What will Activision patent next?

Following the trend, we ponder on what's next on the patent pattern.

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What will Activision patent next?

Activision has submitted documents to patent an in-game feature designed to drive microtransactions from its users. It has also submitted a patent to make a system that would artificially make games easier for players who purchased in game items with cash. 

So, it wouldn't come to a surprise if Activision starts to patent these ideas next.

Micro transactions for increased graphics quality

This is a simple one. First you sell the game, then sell the same game with HD Graphics after 2 months. This has already been in practice, so it's only time before it's patented.

Micro transactions for reduced AI difficulty

We can't do a patent for cheat codes, so here's the closest thing. Start the game without a difficulty, and later in stage 10 or 20, when bosses get to hard, offer players micro transactions to reduce the boss health or increase the player's damage. Arcades already do this by offering a free bonus life if you retry.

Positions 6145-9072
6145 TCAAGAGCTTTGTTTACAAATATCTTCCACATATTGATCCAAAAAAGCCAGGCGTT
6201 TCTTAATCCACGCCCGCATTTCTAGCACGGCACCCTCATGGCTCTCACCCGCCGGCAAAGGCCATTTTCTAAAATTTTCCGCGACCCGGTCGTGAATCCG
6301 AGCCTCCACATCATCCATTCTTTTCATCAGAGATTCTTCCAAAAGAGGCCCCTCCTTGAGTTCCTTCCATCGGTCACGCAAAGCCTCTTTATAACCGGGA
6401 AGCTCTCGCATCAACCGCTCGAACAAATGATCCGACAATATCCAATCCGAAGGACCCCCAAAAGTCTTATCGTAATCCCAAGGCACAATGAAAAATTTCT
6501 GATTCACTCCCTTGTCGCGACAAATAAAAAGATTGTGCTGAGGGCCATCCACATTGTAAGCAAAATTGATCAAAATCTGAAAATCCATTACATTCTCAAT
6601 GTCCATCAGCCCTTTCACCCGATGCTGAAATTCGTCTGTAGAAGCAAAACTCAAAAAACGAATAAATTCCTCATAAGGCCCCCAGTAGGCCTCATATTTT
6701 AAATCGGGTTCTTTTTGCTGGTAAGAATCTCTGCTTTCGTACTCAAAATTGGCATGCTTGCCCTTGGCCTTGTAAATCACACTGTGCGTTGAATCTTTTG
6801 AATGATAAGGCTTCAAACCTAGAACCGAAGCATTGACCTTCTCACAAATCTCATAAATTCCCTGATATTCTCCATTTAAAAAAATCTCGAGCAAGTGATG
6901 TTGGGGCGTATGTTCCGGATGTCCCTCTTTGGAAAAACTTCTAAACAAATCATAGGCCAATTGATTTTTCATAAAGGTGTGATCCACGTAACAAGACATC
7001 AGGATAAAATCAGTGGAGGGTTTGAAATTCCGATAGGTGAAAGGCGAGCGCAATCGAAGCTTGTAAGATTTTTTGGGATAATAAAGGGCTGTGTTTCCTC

Micro transactions for gun parts

Clash Royale has cards, Gacha games have fragments, and in FPS, we have gun parts. It'll only be time before Activision patents the usage of obtaining gun parts before you can build a complete gun to use in game.

Micro transactions for increased AI difficulty

In the reverse option of reducing difficulty, there's the option to increase difficulty instead. Doing so will unlock more story content, give more gold, or perhaps even be needed for the true ending of the game.

Micro Transactions for on disk content

And last but not least, there's a possibility of a patent for content that is on disk. This might be considered as pre-order bonuses, but with proper phrasing, Activision should be able to patent the practice of adding content that will be released on day 1, but requires payment from gamers.

Cover Image via dotesports

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